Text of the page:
"The greatest managers in the world think it's a good place to bring their teams. It makes my decision six years ago totally vindicated. I knew there'd be a huge growth in the game here, it's just gone quicker than I thought. I remember taking Coventry to Portland for a pre-season game in '96 or '97 and we only won in the last minute and it was a great atmosphere to play in, with about 12,000 fans for this little ULS team. Amazing."
Heath arrived in 2008, originally in Austin, Texas, where Stoke City director Phil Rawlins had just created a brand new team with the express intent of getting into MLS (the Austin experiment lasted barely two years before he moved the franchise, lock, stock and barrel, to Orlando).
Even though Adrian was freshly out of a job with Coventry, it still required a fair leap of faith and imagination to make the transition. And he recalls: "I remember telling my wife, 'We're going to America, but we don't know the name of the team and I don't know where we will play.' But all my little boy wanted to ask was, 'What are the team colours, Dad?' You can't argue with that kind of logic, can you!"
The colours, as it turned out, are promising to be pure gold as Heath, Rawlins and the club's majority owner Flavio Augusto da Silva - a name that is as Brazilian as it sounds, which is big business in Central Florida, especially as Senhor Da Silva is friends with AC Milan's Brazilian ace, Kaka - set their sights on a potentially glittering future.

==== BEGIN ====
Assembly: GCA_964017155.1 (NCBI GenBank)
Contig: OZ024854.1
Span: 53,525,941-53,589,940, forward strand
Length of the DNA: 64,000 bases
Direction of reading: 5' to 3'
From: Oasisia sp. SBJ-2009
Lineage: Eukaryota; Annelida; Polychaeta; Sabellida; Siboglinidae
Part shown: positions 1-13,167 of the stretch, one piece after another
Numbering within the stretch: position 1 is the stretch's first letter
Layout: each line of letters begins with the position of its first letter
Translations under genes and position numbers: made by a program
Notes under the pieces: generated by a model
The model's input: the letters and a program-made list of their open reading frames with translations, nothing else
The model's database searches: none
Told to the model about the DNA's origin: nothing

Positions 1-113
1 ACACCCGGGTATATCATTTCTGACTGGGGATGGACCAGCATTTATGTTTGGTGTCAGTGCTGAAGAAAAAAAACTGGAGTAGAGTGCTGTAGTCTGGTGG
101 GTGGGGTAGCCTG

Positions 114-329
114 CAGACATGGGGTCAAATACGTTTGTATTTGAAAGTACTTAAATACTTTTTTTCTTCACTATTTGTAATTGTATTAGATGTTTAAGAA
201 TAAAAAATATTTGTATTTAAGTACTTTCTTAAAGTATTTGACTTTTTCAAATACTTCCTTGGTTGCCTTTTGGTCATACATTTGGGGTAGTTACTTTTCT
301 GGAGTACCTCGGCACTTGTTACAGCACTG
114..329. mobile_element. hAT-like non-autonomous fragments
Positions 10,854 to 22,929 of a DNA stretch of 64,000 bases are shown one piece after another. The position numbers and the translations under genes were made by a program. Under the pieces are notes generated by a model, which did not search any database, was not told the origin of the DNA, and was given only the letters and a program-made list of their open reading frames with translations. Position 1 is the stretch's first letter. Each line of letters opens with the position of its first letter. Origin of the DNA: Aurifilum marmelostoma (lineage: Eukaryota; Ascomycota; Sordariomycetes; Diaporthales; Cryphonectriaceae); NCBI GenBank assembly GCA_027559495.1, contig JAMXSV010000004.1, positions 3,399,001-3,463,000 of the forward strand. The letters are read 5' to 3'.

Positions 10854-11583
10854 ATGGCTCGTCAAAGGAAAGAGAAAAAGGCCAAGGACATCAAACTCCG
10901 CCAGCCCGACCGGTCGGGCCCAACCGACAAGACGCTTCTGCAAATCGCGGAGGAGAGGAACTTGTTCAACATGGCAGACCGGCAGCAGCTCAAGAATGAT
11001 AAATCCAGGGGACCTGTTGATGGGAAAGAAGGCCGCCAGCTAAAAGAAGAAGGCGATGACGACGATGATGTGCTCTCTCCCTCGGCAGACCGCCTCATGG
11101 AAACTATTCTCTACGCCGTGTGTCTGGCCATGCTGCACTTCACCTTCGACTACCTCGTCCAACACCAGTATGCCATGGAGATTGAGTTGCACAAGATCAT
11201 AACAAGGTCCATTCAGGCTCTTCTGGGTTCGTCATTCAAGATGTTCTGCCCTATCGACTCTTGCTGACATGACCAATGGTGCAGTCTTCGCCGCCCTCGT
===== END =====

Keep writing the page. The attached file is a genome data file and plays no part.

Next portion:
In fact, Kaka himself revealed on Monday he already has a verbal agreement with Orlando, and has his sights firmly set on an MLS future. He said: "At the end of the season, I will sit down with the club and hear their ideas for the future. If it turns out I need to move, I will choose MLS. Money is not the main thing for me now and I have a good relationship with Flavio."
There might still be a few hiccups along the way - the Lions struggled to a 1-1 draw against the Riverhounds on Saturday, despite dominating possession and comfortably out-shooting the visitors - but there was no doubting the non-stop passion of the purple-clad fans crammed into the tiny stadium, who maintained a raucous riot of cheers, songs, streamers, smoke and drums from first minute to last.
The chants varied from "Vamos Orlando!" to "Here we go!" almost by the minute, while the second half saw a switch, at one stage, to the fervent members of The Ruckus (behind one goal) setting up a cry of "Orlando!" to which other parts of the ground echoed back "City!" None of Everton, Stoke or Coventry were ever like this.
But, with his growing profile - three MLS teams have already tried to persuade him to jump ship in the last two years - is he tempted to look beyond Orlando to a return to Britain?
He admitted: "I was home last summer and got asked this question at Goodison: Do you ever see yourself coming home? And the simple answer is, it would have to be an incredibly good job to leave what I have now. We all know how things can change in sport, but I couldn't be happier where I am now."